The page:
New links to Russia, India and Central Asia fuel visions of further progress
If he were alive today, Darius the Great would have cheered the commissioning by Iranian President Hassan Rouhani and Azerbaijani President Ilham Aliyev in March of a new railway connecting their countries. The fifth century Persian king was able to dominate much of West Asia in part because he understood the strategic importance of transportation and organized one of the world's first highways: the Royal Road. The route spanned all of modern-day Iraq and Turkey, and cut messengers' travel times by a factor of 12.
Under Rouhani, who faces reelection on May 19, Iran has made its own bid to replicate Darius' feat. Some may consider Iran a pariah state, but an increasingly impressive network of road and rail links is tying the country into the global trading patterns of powerful neighbors. Although Iran's ambitions are large and strategic, small railway projects like this one play an important role.
The new section is only 10km long, linking Astara in Iran to Astara in Azerbaijan. It is one of the final pieces to complete the North-South Transportation Corridor, which will connect India and Russia via Iran.
When the corridor is completed later this year, its government and private sector supporters expect travel on this route will be twice as fast as via the sea, which requires passage through the Suez Canal and the Strait of Gibraltar, before the English Channel and ending somewhere on the northern coast of Europe.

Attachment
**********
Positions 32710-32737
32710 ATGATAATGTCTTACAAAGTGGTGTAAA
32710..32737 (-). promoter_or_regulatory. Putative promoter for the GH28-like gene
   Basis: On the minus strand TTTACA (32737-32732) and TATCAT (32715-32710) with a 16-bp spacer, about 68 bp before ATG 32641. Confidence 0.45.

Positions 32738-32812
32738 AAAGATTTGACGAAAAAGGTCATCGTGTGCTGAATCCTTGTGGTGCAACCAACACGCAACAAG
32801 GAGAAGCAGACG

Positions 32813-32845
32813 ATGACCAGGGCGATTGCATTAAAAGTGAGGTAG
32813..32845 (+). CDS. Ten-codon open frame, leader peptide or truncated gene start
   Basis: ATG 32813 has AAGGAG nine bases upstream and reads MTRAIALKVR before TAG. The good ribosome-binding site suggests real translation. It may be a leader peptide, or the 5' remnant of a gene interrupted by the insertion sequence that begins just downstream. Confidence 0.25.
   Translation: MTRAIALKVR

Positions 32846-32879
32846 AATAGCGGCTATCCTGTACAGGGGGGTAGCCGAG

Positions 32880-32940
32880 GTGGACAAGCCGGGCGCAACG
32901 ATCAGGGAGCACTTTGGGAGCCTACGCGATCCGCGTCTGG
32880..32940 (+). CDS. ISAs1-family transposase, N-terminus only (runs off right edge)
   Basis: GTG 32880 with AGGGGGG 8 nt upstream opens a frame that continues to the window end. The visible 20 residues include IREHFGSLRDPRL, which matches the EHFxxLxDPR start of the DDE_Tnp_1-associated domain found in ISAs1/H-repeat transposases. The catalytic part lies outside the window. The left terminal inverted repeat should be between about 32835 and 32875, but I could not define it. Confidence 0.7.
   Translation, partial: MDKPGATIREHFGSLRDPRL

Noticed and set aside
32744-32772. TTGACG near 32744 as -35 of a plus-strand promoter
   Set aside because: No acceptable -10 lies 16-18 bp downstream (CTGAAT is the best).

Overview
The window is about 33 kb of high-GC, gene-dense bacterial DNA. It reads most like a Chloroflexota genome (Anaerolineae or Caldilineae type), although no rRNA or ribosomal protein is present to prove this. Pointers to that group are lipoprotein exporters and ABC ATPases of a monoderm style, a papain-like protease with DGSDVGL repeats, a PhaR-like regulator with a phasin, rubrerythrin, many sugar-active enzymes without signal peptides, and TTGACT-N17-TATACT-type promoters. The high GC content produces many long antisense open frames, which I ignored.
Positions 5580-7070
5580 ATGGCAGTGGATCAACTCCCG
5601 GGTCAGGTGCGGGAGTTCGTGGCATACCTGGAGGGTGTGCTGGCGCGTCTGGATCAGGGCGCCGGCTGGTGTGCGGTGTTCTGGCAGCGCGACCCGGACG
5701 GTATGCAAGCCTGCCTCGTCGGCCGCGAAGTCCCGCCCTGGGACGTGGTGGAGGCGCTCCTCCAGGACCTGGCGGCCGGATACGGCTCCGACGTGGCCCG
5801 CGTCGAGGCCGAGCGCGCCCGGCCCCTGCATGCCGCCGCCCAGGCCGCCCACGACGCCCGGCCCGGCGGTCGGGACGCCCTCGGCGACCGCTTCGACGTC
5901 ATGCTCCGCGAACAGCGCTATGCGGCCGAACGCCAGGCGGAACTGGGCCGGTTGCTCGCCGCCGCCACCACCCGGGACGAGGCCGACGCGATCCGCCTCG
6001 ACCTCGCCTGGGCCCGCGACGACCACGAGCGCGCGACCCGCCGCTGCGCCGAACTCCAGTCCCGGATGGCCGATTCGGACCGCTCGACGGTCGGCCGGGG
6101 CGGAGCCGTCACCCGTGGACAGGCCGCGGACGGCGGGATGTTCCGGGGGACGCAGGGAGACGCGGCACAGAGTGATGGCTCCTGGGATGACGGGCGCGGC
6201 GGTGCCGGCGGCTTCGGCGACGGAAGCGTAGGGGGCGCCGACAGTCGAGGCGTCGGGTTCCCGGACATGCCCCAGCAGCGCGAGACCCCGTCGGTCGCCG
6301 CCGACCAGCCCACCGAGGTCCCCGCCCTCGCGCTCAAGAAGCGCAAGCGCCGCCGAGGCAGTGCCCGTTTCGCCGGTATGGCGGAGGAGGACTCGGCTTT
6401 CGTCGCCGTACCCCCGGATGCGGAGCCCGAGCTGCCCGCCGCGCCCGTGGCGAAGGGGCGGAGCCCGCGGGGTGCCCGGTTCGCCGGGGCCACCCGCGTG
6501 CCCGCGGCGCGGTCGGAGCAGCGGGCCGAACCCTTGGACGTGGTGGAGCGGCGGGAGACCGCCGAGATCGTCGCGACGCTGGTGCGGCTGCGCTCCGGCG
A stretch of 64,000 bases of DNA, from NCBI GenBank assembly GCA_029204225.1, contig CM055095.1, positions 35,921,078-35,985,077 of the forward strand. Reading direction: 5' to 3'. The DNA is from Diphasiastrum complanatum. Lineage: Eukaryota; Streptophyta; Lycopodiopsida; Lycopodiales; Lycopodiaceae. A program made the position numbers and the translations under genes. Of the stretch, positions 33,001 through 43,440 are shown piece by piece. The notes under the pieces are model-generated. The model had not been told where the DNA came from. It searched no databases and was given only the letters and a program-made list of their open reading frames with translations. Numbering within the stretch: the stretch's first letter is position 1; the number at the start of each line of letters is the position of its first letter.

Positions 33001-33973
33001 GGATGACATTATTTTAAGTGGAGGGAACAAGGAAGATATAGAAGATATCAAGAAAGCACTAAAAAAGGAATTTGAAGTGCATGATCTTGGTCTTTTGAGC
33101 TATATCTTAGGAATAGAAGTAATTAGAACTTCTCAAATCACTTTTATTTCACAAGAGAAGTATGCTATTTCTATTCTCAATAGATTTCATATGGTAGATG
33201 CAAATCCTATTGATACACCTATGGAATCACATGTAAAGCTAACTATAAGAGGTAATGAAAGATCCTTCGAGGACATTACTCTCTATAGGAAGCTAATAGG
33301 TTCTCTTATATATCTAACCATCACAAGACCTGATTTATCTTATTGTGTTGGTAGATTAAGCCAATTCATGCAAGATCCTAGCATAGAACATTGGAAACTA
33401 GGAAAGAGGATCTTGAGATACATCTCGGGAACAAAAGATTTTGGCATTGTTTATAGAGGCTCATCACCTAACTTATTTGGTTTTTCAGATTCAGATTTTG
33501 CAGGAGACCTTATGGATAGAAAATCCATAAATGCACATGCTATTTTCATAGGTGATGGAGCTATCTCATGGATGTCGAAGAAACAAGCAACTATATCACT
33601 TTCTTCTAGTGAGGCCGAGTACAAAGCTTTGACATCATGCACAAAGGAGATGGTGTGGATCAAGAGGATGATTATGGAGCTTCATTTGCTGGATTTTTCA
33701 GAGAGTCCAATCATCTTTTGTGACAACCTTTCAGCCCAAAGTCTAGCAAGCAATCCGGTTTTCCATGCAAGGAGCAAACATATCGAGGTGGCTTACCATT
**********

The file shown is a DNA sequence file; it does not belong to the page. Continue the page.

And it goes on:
While shipping remains the lowest cost option for long distance trading, the speed of rail matters for many goods. Fresh foods such as apples, onions, citrus fruit and melons can survive a 20-day train trip from Mumbai to Moscow, for example, but would rot if they spent 40 days in a container at sea. With the continuation of European sanctions on Russia, the idea of a reliable supply route to the country that circumvents Europe is attractive to Russian and Indian shippers.
Iran also stands to benefit from increased transit cargo. At present, roughly 1.5 million tons of foreign cargo are carried by its railways annually. With the North-South Transportation Corridor fully operational, Azerbaijani railway officials predict that figure will more than triple — to an average of 135 fully laden rail cars every day. Over the longer term, some think that figure could double yet again. Combined with an already robust truck trade, India-Russia business transiting through Iran would generate both needed tax revenues and jobs for a struggling Iranian economy.
Beyond its economic logic, this new railway helps return Iran to what it sees as its historic role. As its transportation minister Ali Nikzad said recently: "Iran lies on the crossroads of the East and the West and the Silk Road. This is not a random event. It is history which says Iran is the point of equilibrium in the region."
In from the cold
Reclaiming that status will not be easy, though. Decades of international sanctions dried up funding for new projects, diverted commerce, and scared away many global investors. Railways suffered. Until recently, Iran struggled to add more than 200km of railway each year.
Now, the mood in the Iranian railway industry has changed. With the lifting of international sanctions and Western investors now exploring Iran, the country now plans to add nearly 2,000km of railroad every year for the next five years.